The most common free offering with TVs is the free wall mount with free installation. Some dealers might try and charge you for the installation, but you should know that the manufacturers themselves are now providing this free of cost, so refuse to buy from someone who doesn’t install for free if you’re buying a big brand TV.

If you don’t need the wall mount, try your best to get a further discount on the price. If that doesn’t work, take the wall mount, even if you don’t need it now—you might want one later.

Many brands that make TVs also manufacture related consumer electronics products such as home theatre systems, DVD and Blu-ray players, or other kinds of audio-video equipment. Expect entertainment bundles from such brands on TVs of higher values. You will find Blu-ray players and HDMI cables bundled. Again, remember that the prices of these products are bound to be exaggerated. For example, if you’re buying an LCD TV forRs70,000, and there’s an offer to bundle a Blu-ray player and home theatre worth Rs50,000, that’s obviously exaggerated.

Also, we are fond of 3D, but not 3D TVs. It’s always best to wait until more movie titles are available. Only the rich can afford to be early adopters; the rest of us should wait and get a good deal on the technology when it’s matured and when it makes sense.

The deals to avoid are the ones that aren’t related at all. We found some deals of a free Internet connection with a TV. If you want an Internet connection, choose one wisely, don’t just accept one along with a TV.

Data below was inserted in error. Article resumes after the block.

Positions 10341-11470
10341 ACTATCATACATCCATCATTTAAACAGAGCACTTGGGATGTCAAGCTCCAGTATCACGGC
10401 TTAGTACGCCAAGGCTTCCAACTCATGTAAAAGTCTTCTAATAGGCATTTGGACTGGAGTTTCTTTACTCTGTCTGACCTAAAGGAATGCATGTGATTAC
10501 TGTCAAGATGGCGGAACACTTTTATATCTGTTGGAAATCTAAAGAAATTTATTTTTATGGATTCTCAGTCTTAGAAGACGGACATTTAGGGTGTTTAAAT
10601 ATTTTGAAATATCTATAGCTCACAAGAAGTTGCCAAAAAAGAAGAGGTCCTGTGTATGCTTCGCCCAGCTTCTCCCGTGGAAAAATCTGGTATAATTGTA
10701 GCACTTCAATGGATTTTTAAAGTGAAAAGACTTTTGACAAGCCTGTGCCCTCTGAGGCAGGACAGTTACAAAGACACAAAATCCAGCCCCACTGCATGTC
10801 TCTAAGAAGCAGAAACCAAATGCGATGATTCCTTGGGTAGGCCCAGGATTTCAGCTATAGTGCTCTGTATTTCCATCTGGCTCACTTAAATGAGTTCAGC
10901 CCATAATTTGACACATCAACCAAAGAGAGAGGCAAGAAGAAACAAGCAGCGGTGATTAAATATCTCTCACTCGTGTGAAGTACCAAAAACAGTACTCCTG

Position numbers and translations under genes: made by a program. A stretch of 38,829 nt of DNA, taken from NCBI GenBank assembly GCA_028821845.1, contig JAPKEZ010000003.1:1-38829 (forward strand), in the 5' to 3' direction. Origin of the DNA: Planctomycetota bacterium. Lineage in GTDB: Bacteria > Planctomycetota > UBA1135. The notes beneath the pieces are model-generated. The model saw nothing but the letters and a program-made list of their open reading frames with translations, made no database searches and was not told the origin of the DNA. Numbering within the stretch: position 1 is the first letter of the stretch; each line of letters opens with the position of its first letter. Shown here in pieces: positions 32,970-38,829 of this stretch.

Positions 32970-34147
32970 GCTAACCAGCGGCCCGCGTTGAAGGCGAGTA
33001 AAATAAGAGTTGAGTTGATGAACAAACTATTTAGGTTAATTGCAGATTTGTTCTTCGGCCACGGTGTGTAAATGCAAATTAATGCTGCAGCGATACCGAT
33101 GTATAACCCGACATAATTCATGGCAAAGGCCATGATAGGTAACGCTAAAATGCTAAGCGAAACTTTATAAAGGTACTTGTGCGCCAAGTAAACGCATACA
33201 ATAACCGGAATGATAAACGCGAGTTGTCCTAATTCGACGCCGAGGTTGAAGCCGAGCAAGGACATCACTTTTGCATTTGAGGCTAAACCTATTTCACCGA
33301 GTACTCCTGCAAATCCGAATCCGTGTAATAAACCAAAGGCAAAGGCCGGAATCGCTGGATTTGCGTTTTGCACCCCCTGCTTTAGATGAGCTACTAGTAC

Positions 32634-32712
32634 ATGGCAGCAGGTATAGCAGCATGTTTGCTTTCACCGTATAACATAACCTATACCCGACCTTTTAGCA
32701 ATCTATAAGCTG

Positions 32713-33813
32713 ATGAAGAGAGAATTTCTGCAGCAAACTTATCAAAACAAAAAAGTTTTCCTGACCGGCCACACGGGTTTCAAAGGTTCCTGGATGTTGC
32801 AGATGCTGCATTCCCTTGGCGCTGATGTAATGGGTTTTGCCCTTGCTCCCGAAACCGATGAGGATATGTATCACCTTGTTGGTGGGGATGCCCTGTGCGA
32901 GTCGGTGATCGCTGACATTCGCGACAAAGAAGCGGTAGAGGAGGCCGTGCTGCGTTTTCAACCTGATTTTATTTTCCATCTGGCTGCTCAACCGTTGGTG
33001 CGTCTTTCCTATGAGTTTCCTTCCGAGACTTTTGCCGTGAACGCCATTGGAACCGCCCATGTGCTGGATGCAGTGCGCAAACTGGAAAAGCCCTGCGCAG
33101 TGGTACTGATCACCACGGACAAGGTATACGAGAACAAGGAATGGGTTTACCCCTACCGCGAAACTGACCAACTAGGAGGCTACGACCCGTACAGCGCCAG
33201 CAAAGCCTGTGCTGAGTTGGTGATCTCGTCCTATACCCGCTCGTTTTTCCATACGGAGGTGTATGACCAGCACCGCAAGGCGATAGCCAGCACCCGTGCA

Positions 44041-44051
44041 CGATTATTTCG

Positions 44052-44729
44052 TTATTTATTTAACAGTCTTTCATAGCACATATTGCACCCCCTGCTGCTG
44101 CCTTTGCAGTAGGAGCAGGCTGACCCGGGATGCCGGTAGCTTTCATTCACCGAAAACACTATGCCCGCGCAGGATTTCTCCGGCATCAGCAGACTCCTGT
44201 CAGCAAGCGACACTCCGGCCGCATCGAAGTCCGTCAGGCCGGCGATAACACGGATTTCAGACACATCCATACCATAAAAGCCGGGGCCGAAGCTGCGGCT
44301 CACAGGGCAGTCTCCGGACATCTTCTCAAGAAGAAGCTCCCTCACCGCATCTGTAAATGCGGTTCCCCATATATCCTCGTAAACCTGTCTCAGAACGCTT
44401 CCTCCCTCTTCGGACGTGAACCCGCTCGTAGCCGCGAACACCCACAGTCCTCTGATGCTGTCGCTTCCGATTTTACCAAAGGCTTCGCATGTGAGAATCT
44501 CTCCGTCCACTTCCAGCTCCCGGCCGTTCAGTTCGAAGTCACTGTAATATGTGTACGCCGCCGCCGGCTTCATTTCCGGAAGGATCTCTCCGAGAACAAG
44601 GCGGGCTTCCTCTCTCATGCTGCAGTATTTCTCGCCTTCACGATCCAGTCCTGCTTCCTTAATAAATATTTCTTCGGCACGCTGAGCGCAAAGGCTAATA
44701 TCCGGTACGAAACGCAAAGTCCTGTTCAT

Laptops are another big category of products being sold in the market. Usually, individuals, not families, buy them. So this is a category where you should make sure you buy something that’s right for you. Laptop prices do dip in the festive season, but not as much as home theatres or TVs.

Bundle deals mostly include accessories that you may or may not need—USB extension cords, mice, a flash drive or, if you’re “lucky", a colour printer. However, remember that although it may sound good to get a free printer, you might end up spending a lot more because of your “free" gift. We’ve noticed that the cheaper printers which are bundled usually have the highest running costs, and since most printer manufacturers now make their money through the cartridges you buy, it makes sense to give away cheap printers with just about anything.

As for the other goodies, the USB cord, mouse and accessories that may be offered are rarely worth more than a few hundred rupees, so don’t base your buying decision on them.

Exchange Offers

Some of the offers in the market today might have something to do with exchanging older products and getting new ones in their place. Of course, you’ll have to pay a big chunk of the new product’s price. There’s a possibility that you will end up spending more or less the same amount as the new product. Look for at least a 20% reduction in the retail price before opting for an exchange. If not, you’ll most likely be giving away your old product for free and getting the new product for the usual MOP (market operating price) you’d pay anyway.

Daily Online Deals

If you are tired of waiting for deals, there are a few sites online that regularly have these. One of the more relevant ones is Bindaas Bargain (www.bindaasbargain.com). The site has new products with discounts being put up every day. Not all of their products are consumer electronics, but every couple of days you’ll find DVD players, Bluetooth headsets, phones , etc, being sold. Similarly, Loot More (www.lootmore. com) offers deals on electronics and PC peripherals. The prices are more or less the same as in retail, but you get free shipping on most of the products. 123Loot (www.123loot.com) is a similar site which has quite a few cameras, speakers, phones, storage drives and other PC and laptop accessories being sold regularly.